Unfortunately, yes. Discovery rule provisioning is quite “dumb”, Foreman simply matches rules one after another. You are right that the proper way would be to create ton of rules using our CLI, API or Ansible Foreman Module and match the discovered hosts against IP (network) address.

However, if you are willing to experiment, there are two other ways.

First, the most robust but also quite dumb way is to implement a simple service (shell script or whatever) that would query list of discovered hosts every minute. When a host is found, it fetches its details, finds the IP, matches it against your database (excel, CSV) or Foreman database (subnets) and “manually” starts provisioning process. You can do everything over our API or CLI, this could be as easy as a shell script. Or you can write this in Ruby or Python, we have API libraries for both languages.

Second option is to use foreman_hooks, this is a hacky plugin that allows starting executables (scripts) on various events. The rest would be the same however, it’s just a different way of starting the script. We are actually replacing this plugin with foreman_webhooks in the next Foreman release which will be much powerful and robust, foreman_hooks will still work but we will prefer and suggest to use webhooks instead.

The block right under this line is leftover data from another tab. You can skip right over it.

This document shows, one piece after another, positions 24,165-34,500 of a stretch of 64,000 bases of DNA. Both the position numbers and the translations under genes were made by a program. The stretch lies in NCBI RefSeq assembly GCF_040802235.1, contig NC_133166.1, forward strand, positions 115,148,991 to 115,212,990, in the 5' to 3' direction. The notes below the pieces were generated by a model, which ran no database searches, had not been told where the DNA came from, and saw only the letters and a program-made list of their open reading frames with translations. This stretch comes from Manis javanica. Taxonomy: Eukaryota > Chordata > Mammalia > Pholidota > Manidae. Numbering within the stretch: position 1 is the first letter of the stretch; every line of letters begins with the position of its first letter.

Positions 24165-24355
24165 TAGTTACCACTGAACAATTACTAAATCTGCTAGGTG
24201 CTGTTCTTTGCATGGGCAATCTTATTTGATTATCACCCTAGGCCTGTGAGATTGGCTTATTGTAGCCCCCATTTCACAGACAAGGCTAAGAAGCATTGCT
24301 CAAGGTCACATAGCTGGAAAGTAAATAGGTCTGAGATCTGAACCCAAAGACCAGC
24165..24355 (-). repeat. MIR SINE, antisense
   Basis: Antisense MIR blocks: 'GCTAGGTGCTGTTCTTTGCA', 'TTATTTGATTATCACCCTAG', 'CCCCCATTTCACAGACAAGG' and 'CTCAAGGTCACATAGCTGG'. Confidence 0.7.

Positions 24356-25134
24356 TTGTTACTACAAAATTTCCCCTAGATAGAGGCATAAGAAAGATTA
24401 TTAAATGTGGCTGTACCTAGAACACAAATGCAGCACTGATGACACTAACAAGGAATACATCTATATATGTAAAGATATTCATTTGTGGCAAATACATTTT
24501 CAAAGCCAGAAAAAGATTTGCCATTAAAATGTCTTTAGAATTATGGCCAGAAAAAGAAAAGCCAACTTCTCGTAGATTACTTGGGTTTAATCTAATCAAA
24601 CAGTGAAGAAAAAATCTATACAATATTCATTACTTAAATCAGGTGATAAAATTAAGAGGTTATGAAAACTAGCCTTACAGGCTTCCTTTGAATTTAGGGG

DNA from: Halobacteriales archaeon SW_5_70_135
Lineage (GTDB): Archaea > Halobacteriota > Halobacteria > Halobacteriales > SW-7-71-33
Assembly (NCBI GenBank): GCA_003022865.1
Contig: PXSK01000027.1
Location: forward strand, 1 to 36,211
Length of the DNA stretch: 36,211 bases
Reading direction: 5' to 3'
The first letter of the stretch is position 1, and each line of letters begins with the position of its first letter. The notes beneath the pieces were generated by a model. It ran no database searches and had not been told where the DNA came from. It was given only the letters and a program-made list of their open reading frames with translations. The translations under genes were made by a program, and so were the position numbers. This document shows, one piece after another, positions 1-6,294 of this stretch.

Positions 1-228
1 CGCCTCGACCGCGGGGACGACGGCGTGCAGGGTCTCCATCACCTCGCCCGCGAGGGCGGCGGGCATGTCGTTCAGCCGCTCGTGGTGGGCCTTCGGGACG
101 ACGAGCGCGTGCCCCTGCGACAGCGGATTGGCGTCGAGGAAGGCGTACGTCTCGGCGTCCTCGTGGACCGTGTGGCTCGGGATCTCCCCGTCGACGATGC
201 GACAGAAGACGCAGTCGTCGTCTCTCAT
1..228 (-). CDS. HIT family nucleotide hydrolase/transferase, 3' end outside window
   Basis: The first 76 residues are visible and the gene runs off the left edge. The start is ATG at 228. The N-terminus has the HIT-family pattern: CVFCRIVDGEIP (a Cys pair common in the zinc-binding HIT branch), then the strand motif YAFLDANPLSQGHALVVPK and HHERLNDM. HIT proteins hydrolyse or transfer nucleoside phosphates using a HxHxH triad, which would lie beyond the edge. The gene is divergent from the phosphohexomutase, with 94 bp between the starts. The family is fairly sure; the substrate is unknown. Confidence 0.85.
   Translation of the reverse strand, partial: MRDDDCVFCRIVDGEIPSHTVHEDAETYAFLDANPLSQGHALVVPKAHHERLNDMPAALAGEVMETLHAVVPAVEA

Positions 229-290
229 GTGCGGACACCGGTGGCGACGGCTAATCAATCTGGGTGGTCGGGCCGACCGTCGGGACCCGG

If it was me, I would probably go for option (1) in Python or Ruby and run it as a polling service. Once webhooks are finished, I’d add new feature - when new host is discovered, the service would wake up and query discovered hosts so overall the whole process is faster. But you can live without this just fine, polling every one minute won’t hurt.

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Thank you so much Lukas! I will greatly consider the two solutions you mention. I am just happy to know that I’m starting to understand how this all works (still got a long way to go, but making progress).

I just want to say, I will admit I’m feeling overwhelmed with the idea of implementing Foreman, but folks like you and others have been extremely successful at making me feel more relaxed about it.

I’ve been spending a lot of time on this forum and the IRC channel. So far I have had a fantastic experience with this community.

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That’s sad to hear, we know Foreman is a beast and we are working hard on simplifying it in regard to features and deployment and also improving our documentation.

Take a visit at where we have our new approach to documentation which is slightly more opinionated but has a better user-oriented content. It focuses on Foreman with Katello deployments (content management included), make sure to read through to understand how things work.

Glad to hear that, hopefully you stick with us!

You know, I really don’t think my initial feeling of being overwhelmed was really Foreman’s fault. I think it was mostly my own issues to overcome, if that makes sense.

With that, the documentation for me at first was a bit difficult to consume, but I did end up finding the site (thanks to Mcorr). Those docs (particularly the one of provisioning) really did make a world of difference with making me feel comfortable.

A very important part for me in regards to documentation is that it not only explains “how” to do something, but also tells “why”. I think the newer, more opinionated documentation hits the nail on the head in that regard.

Great work Foreman team!